Once added to the cataract surgery list, patients had their biometry session with a nurse or biometry technician scheduled. Once this has been completed, patients were then ready to undergo cataract surgery. Figure 1 below shows a diagram of the overall workflow of this preassessment pathway.


Figure 1: Telephone preassessment pathway. 


Data extraction

Several variables were extracted from patient data via the EPIC database. This included patient characteristics (age and gender), cataract severity (listing visual acuity, cataract grade, cataract laterality) and ocular co-morbidities. Additionally, data on referral route and type, dates of referral and telephone preassessment, date of cataract surgery, listing outcomes as well as follow-up route.

Data analysis

The main outcomes used to assess the efficacy of the telephone preassessment pathway are:

  • Listing rates / outcomes
  • Qualitative data for patients that required further F2F appointments
  • Completion of surgery
  • Route of postoperative discharge and follow-up


From April-June 2021, a total of 302 consecutive patients were retrospectively analysed. One patient did not attend the telephone preassessment and the remaining 301 were successfully contacted (99.7% compliance rate). The mean age was 76.4 years (SD, 9.4; range 39-95). One-hundred and seventy-eight (59.1%) of patients were female and 123 (40.9%) were male.

Almost all referred patients (289 of 301, 96.0%) had a listing visual acuity equal or worse than 6/12 Snellen’s acuity, which is used as the general threshold for cataract surgery. The remaining referred patients with a listing acuity better than 6/12 had either narrow angle glaucoma or significant anisometropia.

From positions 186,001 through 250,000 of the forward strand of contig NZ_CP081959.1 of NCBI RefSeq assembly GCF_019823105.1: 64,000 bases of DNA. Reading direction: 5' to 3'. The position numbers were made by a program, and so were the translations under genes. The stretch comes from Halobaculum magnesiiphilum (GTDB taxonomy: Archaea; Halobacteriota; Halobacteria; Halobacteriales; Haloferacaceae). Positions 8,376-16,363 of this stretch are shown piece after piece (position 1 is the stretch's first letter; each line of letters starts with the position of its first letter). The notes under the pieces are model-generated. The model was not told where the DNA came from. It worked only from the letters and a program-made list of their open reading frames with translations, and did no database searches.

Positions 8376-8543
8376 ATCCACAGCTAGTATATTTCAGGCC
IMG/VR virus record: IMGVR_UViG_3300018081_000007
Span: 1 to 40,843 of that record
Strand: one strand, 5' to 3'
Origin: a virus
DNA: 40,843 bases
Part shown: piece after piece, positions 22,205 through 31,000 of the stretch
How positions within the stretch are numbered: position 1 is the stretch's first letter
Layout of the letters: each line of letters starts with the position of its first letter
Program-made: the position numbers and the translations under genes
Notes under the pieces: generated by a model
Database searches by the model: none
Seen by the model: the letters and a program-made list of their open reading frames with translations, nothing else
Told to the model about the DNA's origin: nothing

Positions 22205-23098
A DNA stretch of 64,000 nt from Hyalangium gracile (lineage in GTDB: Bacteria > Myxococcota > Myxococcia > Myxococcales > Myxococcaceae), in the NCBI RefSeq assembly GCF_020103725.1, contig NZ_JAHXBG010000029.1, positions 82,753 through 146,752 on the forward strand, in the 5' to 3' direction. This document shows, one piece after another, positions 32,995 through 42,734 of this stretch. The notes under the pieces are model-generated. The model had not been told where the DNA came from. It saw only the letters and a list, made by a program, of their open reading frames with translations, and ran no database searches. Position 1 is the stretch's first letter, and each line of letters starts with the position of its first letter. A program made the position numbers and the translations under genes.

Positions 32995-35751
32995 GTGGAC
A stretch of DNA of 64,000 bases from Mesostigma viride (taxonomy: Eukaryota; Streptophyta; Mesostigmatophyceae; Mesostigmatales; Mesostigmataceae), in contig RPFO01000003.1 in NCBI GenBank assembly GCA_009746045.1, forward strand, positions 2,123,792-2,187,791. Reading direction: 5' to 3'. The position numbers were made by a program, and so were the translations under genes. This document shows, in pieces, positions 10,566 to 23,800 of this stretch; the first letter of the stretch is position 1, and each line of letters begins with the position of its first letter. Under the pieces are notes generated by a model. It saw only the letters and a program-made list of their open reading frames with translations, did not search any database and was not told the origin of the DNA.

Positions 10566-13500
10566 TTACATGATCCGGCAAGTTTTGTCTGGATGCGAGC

Referral routes

A large proportion of the referrals were from the community optometrists (176; 58.5%), while GP-led referrals only constituted a small percentage of referrals (2; 0.7%).

The remaining patients (123; 40.9%) were referred for telephone preassessment via internal hospital eye clinics. Most of the internal clinic referrals were from glaucoma (38; 30.9%), medical retina (40; 32.5%) and vitreoretinal (27; 22.0%).

Listing rates / outcomes

Of 301 patients, telephone preassessment resulted in a successful listing for cataract surgery in 264 patients, giving an overall listing rate of 87.7%. 20 patients (6.6%) required further F2F referral as determined by the nurse at telephone preassessment. 17 patients (5.6%) were not listed for surgery / deemed unsuitable for surgery at preassessment. This means that 93.4% of patients received a definitive listing outcome (for surgery / no surgery) following telephone preassessment.


Figure 2: Listing outcomes for patients evaluated by telephone preassessment. 


Of the 20 patients who required further F2F referral, 15 of them were referred from community optometrists and five of them were referred internally for cataract surgery. These patients largely had complex ocular co-morbidities requiring follow-up with a consultant for surgical planning. Nineteen out of 20 were listed for cataract surgery and underwent a successful cataract surgery. The one patient who did not undergo surgery had general comorbidities and passed away from systemic illness a few months later.

No patients experienced cancellations of surgery on the day of operation due to concerns from the surgical team / surgeon. A total of 93% (n = 246) patients listed via nurse led telephone preassessment had a successful cataract surgery. This demonstrated that the telephone preassessment was generally an effective means to list patients for cataract surgery, with no incorrect listings in our findings.